This does not work at all in practice. You cannot arbitrarily say that a note is tuned at X frequency because musical notes have fixed and finite frequencies which increase by a multiple of 2. Additionally, numerical difference in frequencies are not directly correlative in difficulty to separate reasonable tones -- it will be equally easy to discern a 7th octave A at 3520 hz and 7th octave A# at 3729 hz (difference: 209 hz) as it will be to discern a 3rd octave A at 220 hz and 3rd octave A# at 233.1 Hz (difference: 13.1 hz, or < 1/10 the previous difference). Because your argument relies on the "separation" of "note tuning" and doesn't account for no difficulty change in discerning notes within audibility, it's completely invalid. I know already because Shoegazer explained That I should read you previous post, which I before my post didn't honestly read completely, only skimmed Also, these numbers nearly give me a headache, which such big numbers >_< holiday is bad for the brains xD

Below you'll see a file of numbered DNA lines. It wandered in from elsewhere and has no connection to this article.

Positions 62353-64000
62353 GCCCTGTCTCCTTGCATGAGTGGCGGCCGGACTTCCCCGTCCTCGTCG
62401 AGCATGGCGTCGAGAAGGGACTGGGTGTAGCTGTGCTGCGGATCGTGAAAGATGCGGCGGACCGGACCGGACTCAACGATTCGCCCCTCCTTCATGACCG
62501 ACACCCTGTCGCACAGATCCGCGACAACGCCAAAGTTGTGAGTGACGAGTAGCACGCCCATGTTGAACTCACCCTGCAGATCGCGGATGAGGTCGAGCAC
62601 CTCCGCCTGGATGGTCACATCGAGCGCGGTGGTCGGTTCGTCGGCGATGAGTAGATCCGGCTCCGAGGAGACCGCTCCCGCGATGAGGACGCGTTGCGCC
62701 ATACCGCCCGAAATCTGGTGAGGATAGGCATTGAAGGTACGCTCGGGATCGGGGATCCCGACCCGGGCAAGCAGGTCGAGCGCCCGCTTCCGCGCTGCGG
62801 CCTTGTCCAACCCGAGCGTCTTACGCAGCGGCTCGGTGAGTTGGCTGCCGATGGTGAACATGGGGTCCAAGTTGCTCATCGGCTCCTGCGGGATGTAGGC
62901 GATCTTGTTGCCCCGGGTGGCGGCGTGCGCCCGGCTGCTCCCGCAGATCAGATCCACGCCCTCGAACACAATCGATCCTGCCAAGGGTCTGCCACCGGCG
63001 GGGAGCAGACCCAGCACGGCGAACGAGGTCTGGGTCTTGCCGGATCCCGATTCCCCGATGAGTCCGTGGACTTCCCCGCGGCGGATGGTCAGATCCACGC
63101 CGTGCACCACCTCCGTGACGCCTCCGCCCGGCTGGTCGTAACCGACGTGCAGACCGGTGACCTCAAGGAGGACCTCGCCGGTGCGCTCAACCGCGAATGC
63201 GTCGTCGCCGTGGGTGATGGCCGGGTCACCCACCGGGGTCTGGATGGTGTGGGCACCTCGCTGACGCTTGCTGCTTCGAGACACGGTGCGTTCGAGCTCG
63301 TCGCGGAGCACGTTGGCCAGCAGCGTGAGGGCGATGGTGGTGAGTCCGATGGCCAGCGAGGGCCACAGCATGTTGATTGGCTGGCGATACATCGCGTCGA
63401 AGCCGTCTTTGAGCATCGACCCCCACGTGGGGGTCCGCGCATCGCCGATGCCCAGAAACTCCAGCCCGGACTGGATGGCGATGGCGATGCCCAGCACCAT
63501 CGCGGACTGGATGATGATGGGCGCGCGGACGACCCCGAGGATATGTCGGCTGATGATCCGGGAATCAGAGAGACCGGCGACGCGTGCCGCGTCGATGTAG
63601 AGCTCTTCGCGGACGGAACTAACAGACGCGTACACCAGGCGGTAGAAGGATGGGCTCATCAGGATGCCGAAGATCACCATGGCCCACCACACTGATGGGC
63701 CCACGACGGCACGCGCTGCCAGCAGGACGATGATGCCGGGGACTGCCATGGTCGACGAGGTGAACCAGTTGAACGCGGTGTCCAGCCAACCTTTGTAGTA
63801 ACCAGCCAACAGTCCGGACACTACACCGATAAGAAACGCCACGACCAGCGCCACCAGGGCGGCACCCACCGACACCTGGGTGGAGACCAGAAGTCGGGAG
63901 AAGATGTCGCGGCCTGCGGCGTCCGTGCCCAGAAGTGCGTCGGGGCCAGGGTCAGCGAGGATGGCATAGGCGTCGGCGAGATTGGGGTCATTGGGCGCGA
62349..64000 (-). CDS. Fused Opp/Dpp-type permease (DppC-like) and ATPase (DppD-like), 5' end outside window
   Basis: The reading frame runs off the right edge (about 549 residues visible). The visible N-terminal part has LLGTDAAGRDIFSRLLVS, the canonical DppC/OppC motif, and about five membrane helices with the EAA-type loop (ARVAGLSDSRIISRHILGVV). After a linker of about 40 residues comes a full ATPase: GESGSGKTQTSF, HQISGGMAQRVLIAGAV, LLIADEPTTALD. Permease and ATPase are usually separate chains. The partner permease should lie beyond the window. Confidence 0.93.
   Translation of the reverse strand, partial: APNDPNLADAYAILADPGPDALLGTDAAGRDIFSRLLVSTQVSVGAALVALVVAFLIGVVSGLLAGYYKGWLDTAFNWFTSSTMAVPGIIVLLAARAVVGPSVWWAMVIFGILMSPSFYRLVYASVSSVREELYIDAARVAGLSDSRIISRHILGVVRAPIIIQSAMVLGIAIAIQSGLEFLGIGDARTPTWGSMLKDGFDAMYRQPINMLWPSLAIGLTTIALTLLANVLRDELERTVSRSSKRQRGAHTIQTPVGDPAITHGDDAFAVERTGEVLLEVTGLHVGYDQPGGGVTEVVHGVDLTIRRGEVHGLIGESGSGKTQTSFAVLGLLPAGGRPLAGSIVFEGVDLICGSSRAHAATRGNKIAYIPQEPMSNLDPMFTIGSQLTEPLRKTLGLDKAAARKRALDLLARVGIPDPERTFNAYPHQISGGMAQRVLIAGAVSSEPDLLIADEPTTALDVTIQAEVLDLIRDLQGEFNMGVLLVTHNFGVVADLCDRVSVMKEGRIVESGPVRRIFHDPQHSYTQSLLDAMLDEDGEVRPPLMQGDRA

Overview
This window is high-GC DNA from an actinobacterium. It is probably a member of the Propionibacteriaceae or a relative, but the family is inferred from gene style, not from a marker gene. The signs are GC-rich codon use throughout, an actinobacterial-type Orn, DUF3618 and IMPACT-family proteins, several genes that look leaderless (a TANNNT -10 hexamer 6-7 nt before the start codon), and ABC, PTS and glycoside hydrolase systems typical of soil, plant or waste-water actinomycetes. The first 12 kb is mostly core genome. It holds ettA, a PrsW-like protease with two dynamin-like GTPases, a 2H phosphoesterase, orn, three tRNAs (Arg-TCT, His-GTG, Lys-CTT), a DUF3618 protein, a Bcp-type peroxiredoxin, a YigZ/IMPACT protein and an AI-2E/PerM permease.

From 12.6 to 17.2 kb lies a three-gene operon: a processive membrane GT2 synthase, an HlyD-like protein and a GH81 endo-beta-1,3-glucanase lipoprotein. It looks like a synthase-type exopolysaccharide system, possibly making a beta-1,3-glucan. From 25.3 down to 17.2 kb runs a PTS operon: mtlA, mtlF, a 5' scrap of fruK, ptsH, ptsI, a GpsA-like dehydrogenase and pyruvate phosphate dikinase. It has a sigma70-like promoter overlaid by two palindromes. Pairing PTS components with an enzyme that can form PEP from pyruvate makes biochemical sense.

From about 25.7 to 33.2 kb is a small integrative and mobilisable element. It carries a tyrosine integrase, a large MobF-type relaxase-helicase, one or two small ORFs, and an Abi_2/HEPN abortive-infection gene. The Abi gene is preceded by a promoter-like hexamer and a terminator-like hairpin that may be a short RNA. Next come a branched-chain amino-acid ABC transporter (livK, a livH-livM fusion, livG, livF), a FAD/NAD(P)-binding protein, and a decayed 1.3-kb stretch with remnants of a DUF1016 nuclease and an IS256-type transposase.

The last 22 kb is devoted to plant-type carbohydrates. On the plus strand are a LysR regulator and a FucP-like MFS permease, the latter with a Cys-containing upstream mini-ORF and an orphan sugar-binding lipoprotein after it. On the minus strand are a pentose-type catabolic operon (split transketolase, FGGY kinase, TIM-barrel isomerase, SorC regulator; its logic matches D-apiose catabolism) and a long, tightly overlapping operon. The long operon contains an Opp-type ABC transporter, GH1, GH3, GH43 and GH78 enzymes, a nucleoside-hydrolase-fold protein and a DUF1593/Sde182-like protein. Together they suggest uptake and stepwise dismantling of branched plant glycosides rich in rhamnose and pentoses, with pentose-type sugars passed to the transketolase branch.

Thanks for replying, but there was absolutely no need to go into my incorrect point of view, which I already knew was incorrect due to others.
It also sounded a little harsh ;-;
But still, subjectively, I still have an opinion, that it would just ruin the song and sound bad. That's an opinion you can't shoot, as it's not a factual opinion but a... uhm... a regular opinion.
I just dislike having lower pitches. Take a look at the DSi's and the 3DS's Music player.

Going up increases the pitch, going down decreases the pitch